The Times’ public editor weighs in on the paper’s Amazon Derangement Syndrome

It doesn’t surprise me that Margaret Sullivan, the public editor New York Times, has finally seen fit to weigh in on its absurdly one-sided coverage of the Amazon/Hachette dispute.  The column’s title, “Publishing Battle Should Be Covered, Not Joined” sums up her opinion.  The reporter, David Streitfeld, insists that he’s just covering the controversy.  Sullivan isn’t quite buying it:

MY take: It’s important to remember that this is a tale of digital disruption,not good and evil. The establishment figures The Times has quoted on this issue, respected and renowned though they are, should have their statements subjected to critical analysis, just as Amazon’s actions should be. The Times has given a lot of ink to one side and — in story choice, tone and display — helped to portray the retailer as a literature-killing bully instead of a hard-nosed business.

I would like to see more unemotional exploration of the economic issues; more critical questioning of the statements of big-name publishing players; and greater representation of those who think Amazon may be a boon to a book-loving culture, not its killer.

That sounds about right to me.

Bad Reviews 2: The Alix Ohlin Story

Here we pondered a bad review of Lawrence Krauss’s A Universe from Nothing in the New York Times.

The latest kerfluffle is about an especially scathing review in the Times of Alix Ohlin’s latest books — a novel called Inside and a volume of short stories, Signs and Wonders. I’ve never heard of Ohlin, but her books have A-list publishers — Knopf and Viking — and bunches of good reviews and blurbs.  The review is by William Giraldi, whom I’ve also never heard of.  He’s published a novel called Busy Monsters.  So what’s up?  The review is online, and here’s the first paragraph:

There are two species of novelist: one writes as if the world is a known locale that requires dutiful reporting, the other as if the world has yet to be made. The former enjoys the complacency of the au courant and the lassitude of at-hand language, while the latter believes with Thoreau that “this world is but canvas to our imaginations,” that the only worthy assertion of imagination occurs by way of linguistic originality wed to intellect and emotional verity. You close “Don Quixote” and “Tristram Shandy,” “Middlemarch” and “Augie March,” and the cosmos takes on a coruscated import it rather lacked before, an “eternal and irrepressible freshness,” in Pound’s apt phrase. His definition of literature is among the best we have: “Language charged with meaning.” How charged was the last novel you read?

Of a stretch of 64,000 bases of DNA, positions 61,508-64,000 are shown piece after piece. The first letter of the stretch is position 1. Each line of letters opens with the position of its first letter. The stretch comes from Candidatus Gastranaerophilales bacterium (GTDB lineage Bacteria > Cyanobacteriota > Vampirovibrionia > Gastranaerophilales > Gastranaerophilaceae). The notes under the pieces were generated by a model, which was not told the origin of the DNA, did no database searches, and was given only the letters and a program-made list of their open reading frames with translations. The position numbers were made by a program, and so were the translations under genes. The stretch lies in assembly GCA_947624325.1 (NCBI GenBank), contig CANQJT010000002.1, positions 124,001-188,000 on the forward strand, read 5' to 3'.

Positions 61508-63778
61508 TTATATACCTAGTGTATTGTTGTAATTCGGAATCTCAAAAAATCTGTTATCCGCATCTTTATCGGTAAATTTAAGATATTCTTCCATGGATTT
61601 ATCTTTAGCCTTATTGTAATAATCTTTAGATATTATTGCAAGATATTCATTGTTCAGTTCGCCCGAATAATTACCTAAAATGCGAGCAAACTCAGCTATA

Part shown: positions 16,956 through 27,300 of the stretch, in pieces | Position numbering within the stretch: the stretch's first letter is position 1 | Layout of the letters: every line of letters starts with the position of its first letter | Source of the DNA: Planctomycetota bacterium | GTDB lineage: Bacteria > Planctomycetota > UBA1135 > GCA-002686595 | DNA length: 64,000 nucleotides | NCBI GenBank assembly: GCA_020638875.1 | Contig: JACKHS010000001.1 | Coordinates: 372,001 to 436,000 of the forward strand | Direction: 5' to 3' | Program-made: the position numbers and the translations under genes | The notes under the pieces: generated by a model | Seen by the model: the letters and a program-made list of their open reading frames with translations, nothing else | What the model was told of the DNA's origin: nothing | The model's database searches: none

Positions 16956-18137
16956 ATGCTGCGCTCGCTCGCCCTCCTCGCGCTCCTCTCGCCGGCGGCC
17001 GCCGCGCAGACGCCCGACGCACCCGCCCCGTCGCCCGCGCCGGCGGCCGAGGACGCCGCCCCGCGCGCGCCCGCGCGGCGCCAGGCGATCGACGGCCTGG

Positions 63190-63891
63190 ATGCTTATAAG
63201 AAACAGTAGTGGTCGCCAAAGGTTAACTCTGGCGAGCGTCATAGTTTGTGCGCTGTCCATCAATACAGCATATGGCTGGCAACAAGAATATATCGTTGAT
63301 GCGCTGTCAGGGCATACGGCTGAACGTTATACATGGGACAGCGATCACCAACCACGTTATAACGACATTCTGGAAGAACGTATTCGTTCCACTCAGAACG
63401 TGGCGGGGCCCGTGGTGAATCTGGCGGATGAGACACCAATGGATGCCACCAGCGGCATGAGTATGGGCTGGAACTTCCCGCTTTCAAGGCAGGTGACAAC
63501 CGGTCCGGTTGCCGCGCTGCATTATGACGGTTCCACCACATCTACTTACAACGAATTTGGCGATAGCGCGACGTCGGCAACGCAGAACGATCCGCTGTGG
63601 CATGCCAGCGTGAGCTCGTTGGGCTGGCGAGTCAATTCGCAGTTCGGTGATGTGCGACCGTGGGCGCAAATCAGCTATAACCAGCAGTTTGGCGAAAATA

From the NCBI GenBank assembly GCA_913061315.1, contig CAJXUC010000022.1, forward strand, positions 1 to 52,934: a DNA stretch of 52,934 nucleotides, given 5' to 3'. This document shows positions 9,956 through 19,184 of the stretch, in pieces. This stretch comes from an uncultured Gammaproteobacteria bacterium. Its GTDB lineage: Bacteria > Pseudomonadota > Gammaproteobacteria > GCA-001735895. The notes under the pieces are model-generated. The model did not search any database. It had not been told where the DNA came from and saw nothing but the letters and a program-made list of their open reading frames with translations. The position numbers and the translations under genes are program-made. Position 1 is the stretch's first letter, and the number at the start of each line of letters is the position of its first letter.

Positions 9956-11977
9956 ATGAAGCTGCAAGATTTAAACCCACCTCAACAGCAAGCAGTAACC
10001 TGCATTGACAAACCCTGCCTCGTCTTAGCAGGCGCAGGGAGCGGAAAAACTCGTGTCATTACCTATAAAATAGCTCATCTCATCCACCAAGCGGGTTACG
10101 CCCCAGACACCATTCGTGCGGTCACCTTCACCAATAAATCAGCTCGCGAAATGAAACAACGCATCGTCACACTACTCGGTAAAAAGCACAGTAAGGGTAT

That paragraph was written by a guy who is trying way too hard.  To all you would-be writers out there: Take my advice and never use a phrase like “the cosmos takes on a coruscated import it rather lacked before.”  Your readers will be forever grateful.

Giraldi’s complaint about Ohlin’s work is that it “enjoys the complacency of the au courant and the lassitude of at-hand language.”  And he gives plenty of examples.  She describes teeth as white; people’s hearts sink and sing; she uses clichés like “Nice guys finish last.”

So anyway, thanks to Amazon, I was able to take a look inside Inside.  And the

Alix Ohlin, apparently dreaming up banal things to write

first chapter was, well, pretty good.  She sets up an interesting situation and draws a couple of interesting characters.  A young female psychotherapist goes out cross-country skiing and literally runs into a guy who has apparently just tried to hang himself.  She takes him to the hospital; she takes him back to his apartment afterwards; she takes an interest.  The dialog is snappy and occasionally unexpected, and the language was cliché-free; no one’s teeth are white in Chapter 1.

So then I looked at Giraldi’s novel. It too has good reviews and a mainstream publisher.  But he tries too hard.  He describes someone as “heaving his psychosis our way, sending bow-tied packages, soilsome letters, and text messages to the bestial effect of, If you marry that baboon, I’ll end all our lives.”  Soilsome?  WordPress’s spellchecker doesn’t recognize that word, and neither do I.

His novel is probably fine, too — it just inhabits a different universe from Ohlin’s.  He will claim it’s a better universe; he’ll claim he has Thoreau and Pound on his side (neither of whom wrote any novels that I can recall).

So why would the New York Times assign Ohlin’s books to be reviewed by someone you can be reasonably confident is going to hate them?  Dunno.  Why bother?  And, if you’re Giraldi, why write a review that makes you look like a dick? How is this going to help your career?

Here’s a balanced article in Salon about how to write a bad review. It ends with this advice:

In the end, the literary world is basically a small city. We could maybe all comfortably occupy Madison, Wisc. And so a book review is not being read in a vacuum: when you angrily eviscerate somebody’s work, you are shitting where you eat. It is important both to support each other and criticize each other, and to find ways to do both, respectfully and constructively. This means thinking things through before you open your piehole, whether it’s on Twitter or in the pages of the Times. Is that so hard?

Sounds right to me.